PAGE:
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Guilty plea in mid-trial from ringleader of so-called Toronto 18 terror group

BRAMPTON, Ont. - One of the ringleaders of the so-called Toronto 18 has pleaded guilty in mid-trial after a jury heard weeks of evidence that Fahim Ahmad led a terror cell plotting to attack Parliament and nuclear targets.

BRAMPTON, Ont. - One of the ringleaders of the so-called Toronto 18 has pleaded guilty in mid-trial after a jury heard weeks of evidence that Fahim Ahmad led a terror cell plotting to attack Parliament and nuclear targets.

Ahmad, 25, was being tried along with Steven Chand and Asad Ansari on terrorism charges. It is the last of the trials associated with a group of 18 men and youth arrested in the summer of 2006.

"You look out here this morning, members of the jury, you'll see Mr. Ahmad is no longer with us," Justice Fletcher Dawson said Monday.

"Mr. Ahmad last week decided to change his plea to guilty."

Ahmad's plea has "no impact on the guilt or innocence of the two men who remain on trial," Dawson instructed the jury. The process that takes place when someone pleads guilty is not yet complete, but the trial must go ahead, Dawson added.

The jury heard earlier in the trial that Ahmad was the leader of a terror cell and held two training camps to assess his recruits' suitability to help him attack Parliament, electrical grids and nuclear stations.

They have already heard evidence that Ansari and Chand attended a training camp Ahmad held north of Toronto in December 2005.

Dawson told the jury that for them to find Chand or Ansari guilty at the end of the trial the Crown must have proven beyond a reasonable doubt that a terrorist group consisting of Ahmad and others existed. However, the Crown doesn't have to prove that Chand or Ansari were members of the group, just that they knowingly contributed to — whether directly or indirectly — the group's activities in furthering a terrorist plot.

All three men were charged with participating in a terrorist group and Ahmad was also charged with instructing people to carry out activities for a terrorist group and a weapons offence. The judge did not say if Ahmad pleaded guilty to all of the charges.

Chand also faces a charge of counselling to commit fraud over $5,000 for the benefit of a terrorist group.

Dozens of intercepts have been played for the jury, and in one Ahmad can be heard suggesting going to Parliament to "cut off some heads" and "kill everybody."

The jury was also shown a video of a fiery speech Ahmad gave at a terrorist training camp north of Toronto urging attendees to band together and sacrifice whatever was needed to defeat the empire of Rome, meaning Western civilization.

The video is dark except for Ahmad's face, which appears to be illuminated by a flashlight. The purported terrorist group leader is crouching under a white tarp in the snow, while a steady rainfall can be heard.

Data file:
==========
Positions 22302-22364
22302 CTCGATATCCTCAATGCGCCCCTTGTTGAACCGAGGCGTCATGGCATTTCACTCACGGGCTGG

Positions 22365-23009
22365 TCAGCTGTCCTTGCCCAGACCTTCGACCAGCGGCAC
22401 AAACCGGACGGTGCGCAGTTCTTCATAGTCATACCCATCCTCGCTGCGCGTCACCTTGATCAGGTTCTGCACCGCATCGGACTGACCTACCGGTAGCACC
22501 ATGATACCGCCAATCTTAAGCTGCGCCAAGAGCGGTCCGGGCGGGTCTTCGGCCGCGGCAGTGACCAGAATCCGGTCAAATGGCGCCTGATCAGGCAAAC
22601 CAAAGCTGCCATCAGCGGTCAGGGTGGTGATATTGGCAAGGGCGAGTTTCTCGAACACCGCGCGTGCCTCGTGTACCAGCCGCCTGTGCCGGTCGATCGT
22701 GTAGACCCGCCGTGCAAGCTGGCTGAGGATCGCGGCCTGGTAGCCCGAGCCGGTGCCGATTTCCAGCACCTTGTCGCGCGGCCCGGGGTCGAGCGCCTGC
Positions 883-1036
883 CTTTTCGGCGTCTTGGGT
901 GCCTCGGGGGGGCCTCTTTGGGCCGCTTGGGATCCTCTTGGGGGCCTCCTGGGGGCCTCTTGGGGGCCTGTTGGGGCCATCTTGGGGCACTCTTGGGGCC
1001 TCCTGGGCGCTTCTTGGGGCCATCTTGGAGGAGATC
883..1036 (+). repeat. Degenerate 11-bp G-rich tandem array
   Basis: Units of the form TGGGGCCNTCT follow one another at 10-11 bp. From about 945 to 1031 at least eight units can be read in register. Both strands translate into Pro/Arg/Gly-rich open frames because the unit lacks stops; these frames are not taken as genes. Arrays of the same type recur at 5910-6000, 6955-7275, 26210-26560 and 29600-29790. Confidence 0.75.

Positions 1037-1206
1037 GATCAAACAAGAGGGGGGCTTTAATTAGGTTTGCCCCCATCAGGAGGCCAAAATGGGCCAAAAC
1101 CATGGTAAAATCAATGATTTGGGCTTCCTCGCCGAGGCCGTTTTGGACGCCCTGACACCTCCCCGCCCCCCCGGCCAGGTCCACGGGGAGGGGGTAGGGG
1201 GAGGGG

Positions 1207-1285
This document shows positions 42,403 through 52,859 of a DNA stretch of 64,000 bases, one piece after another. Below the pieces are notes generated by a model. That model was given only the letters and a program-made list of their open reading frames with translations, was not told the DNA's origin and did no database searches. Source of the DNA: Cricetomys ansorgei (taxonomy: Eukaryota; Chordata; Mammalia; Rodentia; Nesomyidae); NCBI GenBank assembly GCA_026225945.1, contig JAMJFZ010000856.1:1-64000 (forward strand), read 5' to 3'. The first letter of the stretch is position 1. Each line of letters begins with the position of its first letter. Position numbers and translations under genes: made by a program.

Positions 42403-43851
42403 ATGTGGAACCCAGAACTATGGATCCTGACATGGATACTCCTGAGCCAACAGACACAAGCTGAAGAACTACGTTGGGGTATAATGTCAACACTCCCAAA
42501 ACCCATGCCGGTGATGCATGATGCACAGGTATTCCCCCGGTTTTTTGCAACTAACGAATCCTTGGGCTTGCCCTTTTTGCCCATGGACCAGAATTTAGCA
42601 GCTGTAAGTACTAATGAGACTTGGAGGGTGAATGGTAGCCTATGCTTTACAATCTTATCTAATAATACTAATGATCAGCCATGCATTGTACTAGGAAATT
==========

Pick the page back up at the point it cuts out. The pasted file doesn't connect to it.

"(It) doesn't matter what trials you face, it doesn't matter what comes your way," Ahmad says.

"Our mission's greater. Whether we get arrested, whether we (get) killed, we get tortured, our mission's greater than just individuals."

Police informant Mubin Shaikh, who attended the camp and even gave firearms training to the recruits, said all training camp participants were present to hear Ahmad's rousing speech. Many of the participants were quite young — one as young as 14, Shaikh has testified.

Ahmad also told camp participants later that they share the beliefs of al-Qaida, Shaikh said. Though their group was not officially connected to al-Qaida, "we're down with them," Shaikh quoted Ahmad as saying.

The video of Ahmad's speech was followed by video of Shaikh showing the other attendees how to use a 9-mm handgun. Several people in camouflage and masks can be seen standing around during Shaikh's handgun lecture and the whole scene is set to music, which Shaikh identified as jihad-themed music that says "kill the infidel."

Shaikh has identified Chand as a secondary leader of the Washago training camp.

Though many attendees did not know the true purpose of the camp when they arrived, everyone was well aware by the end, the Crown alleges.

Following Ahmad's speech, Shaikh was tasked with asking all the participants what they would do to further the cause when they got home, he testified. One man said he would help recruit people, Ansari said he would offer his computer expertise and the 14-year-old participant said he would give his allowance money to the cause, Shaikh said.

 
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